#TSQL2SDAY – Data Modeling Gone Wrong

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Here we are again, time for TSQL2sDay. This is actually the 72nd one, that is long enough to finance and pay off a car these days. This month our gracious host is none other than Mickey Stuewe (  BLOG  |  TWITTER  ) and she’s asked us to tell  a story about Data Modeling Gone Wrong. I have to say that I really no nothing about a data model going wrong. Now hold on I am not done yet. You are wondering WTH?! is this girl still sick? Has she lost her marbles? I’ve never had these issues because:

  • Reasons
  • Applications
  • Egos

 

Reasons

First of all, you have to admit that something has gone wrong for a problem to exist. Now I know that my other two reasons can still fall into this category but we’ll save them for later. Reasons can be that you’ve grown or aged yourself into a black hole of data model hell. Here is an example.   When I worked in product insurance (read cell phones and everything else your carrier tries to sell you) the systems were designed way back in the 80’s. When building a system like that I am sure no one knew that by the end of 2014 more than 7 billion phones would be used around the world. So like any good developer/architect/designer, the primary key was….wait for it………cell phone number. When I first started with ABC, phone numbers were not getting recycled for about 3 years. That means if you disconnected service your old number collected dust for 3 years. When I left on average that was about 3 weeks. The other side of this coin is all of the carriers did the same thing and every device they sell you with connectivity has a phone number. This creates issues on 2 levels. First your PK getting recycled is unthinkable and second how do you tie things together for single accounts, how do you create a family plan? Wasn’t a bad model when it started but sure ended up that way.

Applications

I am 100% certain some of the worst data models I have ever seen were provided by an application or written by an application developer. Trying to keep all your relationships inside the application so I can’t possibly know what is going on in your database is just crazy talk. So why do application developers design databases? Because we let them. In the course of my career I have only met 1 application (java) developer who had a clue about databases. Currently my husband works with .net devs who design databases and do cute things in customer tables like only including FULL NAME as a column. I assume, that with all things this boils down to time, money and clearly a management lack of understanding. I give people a lot of slack for making mistakes, being new at something and having not fully embraced the engine.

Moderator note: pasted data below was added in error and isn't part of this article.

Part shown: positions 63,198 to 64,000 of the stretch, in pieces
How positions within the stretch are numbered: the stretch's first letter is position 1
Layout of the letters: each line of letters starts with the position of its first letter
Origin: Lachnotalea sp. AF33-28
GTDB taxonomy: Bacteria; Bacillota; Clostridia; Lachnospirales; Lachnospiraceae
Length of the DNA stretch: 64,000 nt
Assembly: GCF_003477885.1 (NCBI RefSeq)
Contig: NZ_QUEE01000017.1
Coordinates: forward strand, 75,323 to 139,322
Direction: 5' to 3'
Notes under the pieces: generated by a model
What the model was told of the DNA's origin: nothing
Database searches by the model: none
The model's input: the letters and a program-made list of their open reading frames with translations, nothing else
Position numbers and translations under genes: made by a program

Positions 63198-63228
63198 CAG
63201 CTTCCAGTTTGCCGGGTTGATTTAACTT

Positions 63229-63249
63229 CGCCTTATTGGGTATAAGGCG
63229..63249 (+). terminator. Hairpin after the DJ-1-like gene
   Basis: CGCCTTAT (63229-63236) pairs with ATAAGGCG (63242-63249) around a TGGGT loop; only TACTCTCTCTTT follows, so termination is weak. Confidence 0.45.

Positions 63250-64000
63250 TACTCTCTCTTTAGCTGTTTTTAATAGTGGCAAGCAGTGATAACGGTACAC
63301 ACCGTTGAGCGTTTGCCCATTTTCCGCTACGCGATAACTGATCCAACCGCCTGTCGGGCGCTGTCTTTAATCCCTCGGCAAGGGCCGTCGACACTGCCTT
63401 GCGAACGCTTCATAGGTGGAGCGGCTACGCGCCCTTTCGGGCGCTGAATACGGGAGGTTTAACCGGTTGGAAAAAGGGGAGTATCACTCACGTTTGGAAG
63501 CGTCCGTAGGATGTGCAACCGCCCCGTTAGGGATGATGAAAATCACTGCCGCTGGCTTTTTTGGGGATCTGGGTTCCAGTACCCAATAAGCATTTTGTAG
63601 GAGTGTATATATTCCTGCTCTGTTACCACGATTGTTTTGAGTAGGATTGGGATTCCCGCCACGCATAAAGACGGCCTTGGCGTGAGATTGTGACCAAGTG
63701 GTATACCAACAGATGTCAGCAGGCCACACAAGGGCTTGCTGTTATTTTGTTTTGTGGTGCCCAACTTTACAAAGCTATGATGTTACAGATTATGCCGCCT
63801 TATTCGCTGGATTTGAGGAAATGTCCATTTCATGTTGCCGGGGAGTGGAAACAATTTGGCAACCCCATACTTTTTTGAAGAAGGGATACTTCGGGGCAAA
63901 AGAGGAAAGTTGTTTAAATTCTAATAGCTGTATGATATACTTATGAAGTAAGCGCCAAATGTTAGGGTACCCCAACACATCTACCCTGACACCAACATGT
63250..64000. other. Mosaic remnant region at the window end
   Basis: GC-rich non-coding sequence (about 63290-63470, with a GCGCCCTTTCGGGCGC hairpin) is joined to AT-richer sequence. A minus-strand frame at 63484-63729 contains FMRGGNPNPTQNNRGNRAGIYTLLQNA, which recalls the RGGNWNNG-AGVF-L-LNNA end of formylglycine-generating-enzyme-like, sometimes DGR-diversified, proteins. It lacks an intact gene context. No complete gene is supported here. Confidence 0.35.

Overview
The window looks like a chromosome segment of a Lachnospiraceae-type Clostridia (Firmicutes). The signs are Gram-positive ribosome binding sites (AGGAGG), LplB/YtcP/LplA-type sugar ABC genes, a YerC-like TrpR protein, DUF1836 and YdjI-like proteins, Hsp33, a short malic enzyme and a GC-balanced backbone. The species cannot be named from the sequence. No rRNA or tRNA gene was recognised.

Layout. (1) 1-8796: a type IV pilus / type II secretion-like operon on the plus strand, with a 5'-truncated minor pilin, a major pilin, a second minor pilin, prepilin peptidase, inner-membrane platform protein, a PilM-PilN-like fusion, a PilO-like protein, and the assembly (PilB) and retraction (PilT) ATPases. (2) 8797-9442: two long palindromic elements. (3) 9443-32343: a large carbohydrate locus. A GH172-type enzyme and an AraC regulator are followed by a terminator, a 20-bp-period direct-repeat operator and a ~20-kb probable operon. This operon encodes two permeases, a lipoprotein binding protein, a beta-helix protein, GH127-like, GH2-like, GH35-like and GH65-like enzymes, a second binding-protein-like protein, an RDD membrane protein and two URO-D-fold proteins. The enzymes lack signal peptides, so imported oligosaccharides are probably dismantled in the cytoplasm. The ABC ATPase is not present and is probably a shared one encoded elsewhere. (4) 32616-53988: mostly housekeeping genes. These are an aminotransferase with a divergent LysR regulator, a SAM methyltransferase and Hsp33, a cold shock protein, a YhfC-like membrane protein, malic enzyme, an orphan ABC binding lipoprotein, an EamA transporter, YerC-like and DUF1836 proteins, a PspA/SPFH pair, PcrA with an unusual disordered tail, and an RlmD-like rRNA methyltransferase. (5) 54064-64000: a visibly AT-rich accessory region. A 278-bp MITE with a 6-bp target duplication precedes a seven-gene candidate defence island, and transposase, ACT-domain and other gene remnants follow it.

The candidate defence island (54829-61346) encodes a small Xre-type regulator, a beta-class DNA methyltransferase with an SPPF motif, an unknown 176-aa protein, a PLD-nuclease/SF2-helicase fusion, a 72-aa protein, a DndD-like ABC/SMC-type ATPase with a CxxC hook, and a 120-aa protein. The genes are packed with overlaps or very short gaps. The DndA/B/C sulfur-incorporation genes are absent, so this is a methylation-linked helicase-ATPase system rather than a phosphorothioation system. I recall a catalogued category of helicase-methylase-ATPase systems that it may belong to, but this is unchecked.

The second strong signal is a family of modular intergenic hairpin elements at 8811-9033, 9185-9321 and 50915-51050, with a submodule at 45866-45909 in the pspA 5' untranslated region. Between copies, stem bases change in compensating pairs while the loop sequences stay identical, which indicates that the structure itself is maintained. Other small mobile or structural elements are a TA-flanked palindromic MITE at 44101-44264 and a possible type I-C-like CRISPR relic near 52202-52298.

Egos

Remember when I said you have to admit something has gone wrong for a problem to exist? Well, sometimes egos get in the way. You know there is that one guy who nods his head “yes” to every manager request; they love him, they promote him and they let him be on all the biggest projects. I have worked with a DBA Dev that was trying to prove how great they were so they over-normalized a database to death. Great news: when deploying stored procedures you were not allowed more than 10 joins; it took 6 just to get a customer name and address. Then there is the “it’s not my problem” problem. This happens when all anyone cares about is fast writes to the database so everything is designed to accept dumps of XML. When providing new services there will be a need to report at a minimum it’s growth rate and no one has mentioned to the business that getting data out of they fancy new system will suck, and no one wants to pay for a data mart. Generally I heard “well they can pay for a reporting database later” or “guess they should have thought of that.” For me, it is always a sad day when an EGO is running the team, creating the new system or, hell, just breathing in my air space. The stakeholders don’t know what you don’t tell them.   Really I’ve never seen anything out right die due to poor design, but I have seen a few things that make me shake my head in wonder.

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